They love my grandsons and play really well with the other dogs, and any of the other critters. My (adult) son, Keith, "stole" one of the puppies from our first Cavalier litter to keep for himself. So funny to see him with his tough looking American bull dog/pit bull type boy, Tate, who was rescued from the euthanasia list at a high kill shelter when Keith was in FL a few years ago, and matching colored, baby doll looking cavalier girl. She even steals his pillow at night! Roxie and Tate go everywhere with Keith. She has Keith wrapped around her little paw. Everyone who meets her just loves her. I don''t know how they do it but they are all spoiled and have Art wrapped around their little paws too :) I must be better at resisting having had terriers for so long. The Westies are pro''s at training people, and they can be bad if allowed so I have lots of practice at being firm! With the Cavaliers it just doesn''t matter, they are always sweet and adorable.
Cavalier''s are even more adorable in person. Feel free to make an appointment and come visit us! We appreciate families wanting to see parents, our home and farm where we all live. All our puppies are<strong> micro-chipped, </strong>besides<strong> UTD on vaccinations, </strong>and<strong> health care. Health and happiness </strong>of our puppies and furry best friends<strong> is our top priority! </strong>\r\n\r\n<strong>Good bloodlines like ours rarely have the health issues that are sadly very common in many puppy-mill and/or untested bloodlines. </strong>(There is a reason some people claim they haven''t tested them, they really dont want anyone to know they did not pass when they did test.) <strong>Testing is done by a specialist for CERF, or OFA for </strong>eyes,<strong> OFA''s </strong>(Hearts, hips and patellas)<strong> then CHIC certified.</strong> CERF has been bought by OFA so now eyes are also done by OFA.<strong> They have also been DNA tested and will not produce puppies with, or have curly coat- dry eye syndrome, or falling down syndrome.</strong>\r\n\r\nOf course recessive genes can carry for 22 generations so no matter how hard you try, you never know what can show up if it is something you can not test for. The testing is to greatly increase the odds that the puppies will all be healthy.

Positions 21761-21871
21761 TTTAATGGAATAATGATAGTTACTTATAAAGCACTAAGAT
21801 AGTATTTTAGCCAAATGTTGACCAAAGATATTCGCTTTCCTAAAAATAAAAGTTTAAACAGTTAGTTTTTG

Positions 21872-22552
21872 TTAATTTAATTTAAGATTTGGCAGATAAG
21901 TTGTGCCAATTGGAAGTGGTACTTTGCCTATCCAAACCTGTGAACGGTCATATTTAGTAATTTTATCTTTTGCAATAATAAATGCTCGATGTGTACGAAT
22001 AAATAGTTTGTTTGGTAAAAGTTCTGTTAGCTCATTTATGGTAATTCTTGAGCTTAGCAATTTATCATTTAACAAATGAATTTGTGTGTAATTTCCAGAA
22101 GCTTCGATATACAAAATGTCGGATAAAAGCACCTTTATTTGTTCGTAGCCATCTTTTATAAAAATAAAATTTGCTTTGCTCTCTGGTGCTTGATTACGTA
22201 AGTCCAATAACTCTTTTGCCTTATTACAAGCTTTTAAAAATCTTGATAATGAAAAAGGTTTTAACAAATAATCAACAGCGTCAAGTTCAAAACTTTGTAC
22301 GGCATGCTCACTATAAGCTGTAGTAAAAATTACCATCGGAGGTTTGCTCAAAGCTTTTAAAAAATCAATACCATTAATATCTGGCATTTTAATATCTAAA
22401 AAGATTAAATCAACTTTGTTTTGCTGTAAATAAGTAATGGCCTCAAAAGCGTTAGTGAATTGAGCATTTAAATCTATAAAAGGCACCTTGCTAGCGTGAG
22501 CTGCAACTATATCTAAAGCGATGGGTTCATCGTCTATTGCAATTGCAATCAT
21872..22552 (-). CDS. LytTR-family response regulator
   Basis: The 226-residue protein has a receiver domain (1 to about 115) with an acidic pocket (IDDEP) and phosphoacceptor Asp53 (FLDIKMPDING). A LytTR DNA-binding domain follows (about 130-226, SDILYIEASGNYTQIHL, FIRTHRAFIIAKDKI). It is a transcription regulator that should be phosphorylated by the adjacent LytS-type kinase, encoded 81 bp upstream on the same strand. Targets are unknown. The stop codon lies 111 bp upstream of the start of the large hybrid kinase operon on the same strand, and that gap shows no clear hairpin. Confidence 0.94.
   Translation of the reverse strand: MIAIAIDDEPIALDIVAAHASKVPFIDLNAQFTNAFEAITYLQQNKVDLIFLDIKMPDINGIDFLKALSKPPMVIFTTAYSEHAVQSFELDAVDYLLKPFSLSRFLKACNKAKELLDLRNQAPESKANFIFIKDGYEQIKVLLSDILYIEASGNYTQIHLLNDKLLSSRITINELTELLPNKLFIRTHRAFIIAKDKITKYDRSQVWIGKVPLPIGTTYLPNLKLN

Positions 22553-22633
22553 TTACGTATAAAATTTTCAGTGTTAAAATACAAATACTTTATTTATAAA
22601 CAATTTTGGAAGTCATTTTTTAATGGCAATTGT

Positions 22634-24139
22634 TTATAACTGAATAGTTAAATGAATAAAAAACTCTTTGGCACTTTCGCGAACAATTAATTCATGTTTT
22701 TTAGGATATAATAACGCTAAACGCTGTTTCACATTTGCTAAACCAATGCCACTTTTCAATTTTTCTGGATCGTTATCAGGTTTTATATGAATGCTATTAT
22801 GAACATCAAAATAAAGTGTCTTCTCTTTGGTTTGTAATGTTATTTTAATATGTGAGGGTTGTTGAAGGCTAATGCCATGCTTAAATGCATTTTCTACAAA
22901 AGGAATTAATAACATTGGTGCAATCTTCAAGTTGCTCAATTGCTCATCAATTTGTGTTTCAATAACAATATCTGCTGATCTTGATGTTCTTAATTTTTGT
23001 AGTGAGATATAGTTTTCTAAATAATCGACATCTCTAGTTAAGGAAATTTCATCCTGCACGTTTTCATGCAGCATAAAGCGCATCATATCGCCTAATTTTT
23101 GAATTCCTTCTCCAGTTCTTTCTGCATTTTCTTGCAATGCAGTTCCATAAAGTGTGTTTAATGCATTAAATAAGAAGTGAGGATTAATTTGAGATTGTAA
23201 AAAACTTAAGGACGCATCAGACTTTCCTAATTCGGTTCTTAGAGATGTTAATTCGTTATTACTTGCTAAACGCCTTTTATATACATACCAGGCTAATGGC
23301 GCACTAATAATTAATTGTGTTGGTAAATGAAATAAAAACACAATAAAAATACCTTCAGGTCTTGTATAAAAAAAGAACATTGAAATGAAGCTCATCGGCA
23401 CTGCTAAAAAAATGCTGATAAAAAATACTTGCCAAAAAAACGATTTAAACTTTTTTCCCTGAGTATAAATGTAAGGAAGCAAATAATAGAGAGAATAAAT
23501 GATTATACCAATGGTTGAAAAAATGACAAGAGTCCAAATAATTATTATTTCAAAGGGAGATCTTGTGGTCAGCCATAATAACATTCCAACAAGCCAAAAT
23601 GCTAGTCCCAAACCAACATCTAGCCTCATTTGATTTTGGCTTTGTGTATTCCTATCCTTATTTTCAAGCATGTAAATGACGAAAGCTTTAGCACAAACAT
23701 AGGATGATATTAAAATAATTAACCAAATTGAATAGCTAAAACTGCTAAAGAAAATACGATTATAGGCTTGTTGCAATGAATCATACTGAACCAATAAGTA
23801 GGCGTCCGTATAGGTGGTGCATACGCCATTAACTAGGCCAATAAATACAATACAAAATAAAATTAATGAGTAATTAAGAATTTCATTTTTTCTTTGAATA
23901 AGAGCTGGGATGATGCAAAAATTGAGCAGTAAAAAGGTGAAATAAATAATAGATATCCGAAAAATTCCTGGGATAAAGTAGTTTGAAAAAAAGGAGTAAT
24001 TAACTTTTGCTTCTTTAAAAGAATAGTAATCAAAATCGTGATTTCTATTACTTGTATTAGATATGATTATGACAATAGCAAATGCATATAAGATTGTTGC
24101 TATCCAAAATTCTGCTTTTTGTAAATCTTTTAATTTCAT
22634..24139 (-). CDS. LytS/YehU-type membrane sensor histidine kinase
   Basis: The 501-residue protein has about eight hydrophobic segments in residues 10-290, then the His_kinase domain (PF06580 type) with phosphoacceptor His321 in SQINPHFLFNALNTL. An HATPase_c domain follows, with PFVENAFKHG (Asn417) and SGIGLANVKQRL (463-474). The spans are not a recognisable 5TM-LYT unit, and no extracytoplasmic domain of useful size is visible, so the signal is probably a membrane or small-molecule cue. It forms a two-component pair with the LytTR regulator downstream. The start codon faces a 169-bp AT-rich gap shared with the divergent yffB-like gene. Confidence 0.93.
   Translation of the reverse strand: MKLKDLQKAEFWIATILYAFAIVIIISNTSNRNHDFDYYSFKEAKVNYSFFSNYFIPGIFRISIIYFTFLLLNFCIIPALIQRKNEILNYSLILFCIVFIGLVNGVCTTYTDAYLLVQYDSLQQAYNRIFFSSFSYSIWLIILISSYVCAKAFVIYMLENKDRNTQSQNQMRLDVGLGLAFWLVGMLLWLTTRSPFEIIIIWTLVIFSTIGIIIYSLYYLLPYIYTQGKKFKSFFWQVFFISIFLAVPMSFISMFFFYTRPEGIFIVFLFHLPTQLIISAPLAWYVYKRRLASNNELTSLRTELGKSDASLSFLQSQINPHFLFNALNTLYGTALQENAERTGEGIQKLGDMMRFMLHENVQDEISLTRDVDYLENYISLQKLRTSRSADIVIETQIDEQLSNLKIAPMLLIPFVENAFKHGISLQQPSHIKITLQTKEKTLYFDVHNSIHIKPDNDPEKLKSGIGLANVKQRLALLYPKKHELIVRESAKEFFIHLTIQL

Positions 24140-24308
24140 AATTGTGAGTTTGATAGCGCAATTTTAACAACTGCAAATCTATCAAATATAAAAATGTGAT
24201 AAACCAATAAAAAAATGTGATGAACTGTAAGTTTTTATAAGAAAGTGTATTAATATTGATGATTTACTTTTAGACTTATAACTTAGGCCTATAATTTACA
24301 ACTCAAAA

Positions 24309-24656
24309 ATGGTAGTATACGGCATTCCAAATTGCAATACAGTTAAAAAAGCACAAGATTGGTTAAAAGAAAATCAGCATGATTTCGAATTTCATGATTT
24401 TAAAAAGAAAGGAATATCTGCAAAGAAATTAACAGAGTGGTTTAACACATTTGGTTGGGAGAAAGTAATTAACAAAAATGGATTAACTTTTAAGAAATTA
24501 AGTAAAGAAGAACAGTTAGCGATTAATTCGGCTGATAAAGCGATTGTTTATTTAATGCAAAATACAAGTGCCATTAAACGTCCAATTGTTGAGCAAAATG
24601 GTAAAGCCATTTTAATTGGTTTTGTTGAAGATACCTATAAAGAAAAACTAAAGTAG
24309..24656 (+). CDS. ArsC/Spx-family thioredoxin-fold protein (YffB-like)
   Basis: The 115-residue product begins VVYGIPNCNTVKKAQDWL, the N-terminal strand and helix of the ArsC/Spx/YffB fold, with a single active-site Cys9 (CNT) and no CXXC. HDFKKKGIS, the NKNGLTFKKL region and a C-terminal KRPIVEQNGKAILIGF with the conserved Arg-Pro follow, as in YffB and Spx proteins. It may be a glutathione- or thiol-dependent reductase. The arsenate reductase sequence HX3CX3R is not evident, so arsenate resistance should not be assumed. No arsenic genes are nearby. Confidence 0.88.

Our goal is always to have very healthy, happy puppies for families who enjoy a much softer temperament then my beloved terriers. They dont shed as much as many breeds, plus the coat feels so nice, soft and silky, you cant resist petting them! Their coat is very easy to care for. They never "test" who is the boss, as all normal terriers try! They have a very loving, sweet temperament. They love to bounce and play trying to catch a butterfly, talk about silly entertainment for us! It''s important that children and other pets are supervised around the Cavaliers as they are so sweet they could be hurt and they don''t even try to get away or protect themselves. They are energetic dogs in moments of playtime and always willing to go for a walk or hike, not hyper at all, and they always love to cuddle. Art tries not to have favorites but he just loves the Cavaliers, and is holding one any chance he gets, they are his babies!
We had annual health testing done by specialists and all 4 of our cavaliers passed everything; CERF with normal eyes, OFA cardiac checks with normals. In addition Tucker and Gretel are now over 24 months old so they had OFA patellas and hips done and passed (7-3-12). They are both now CHIC certified.\r\n\r\nSkylar and Shyanne were not 2 years old when we did the testing in April and July so we will do their OFA hips when they are old enough (must be over 24 months to get OFA hip certification). Their patellas are normal.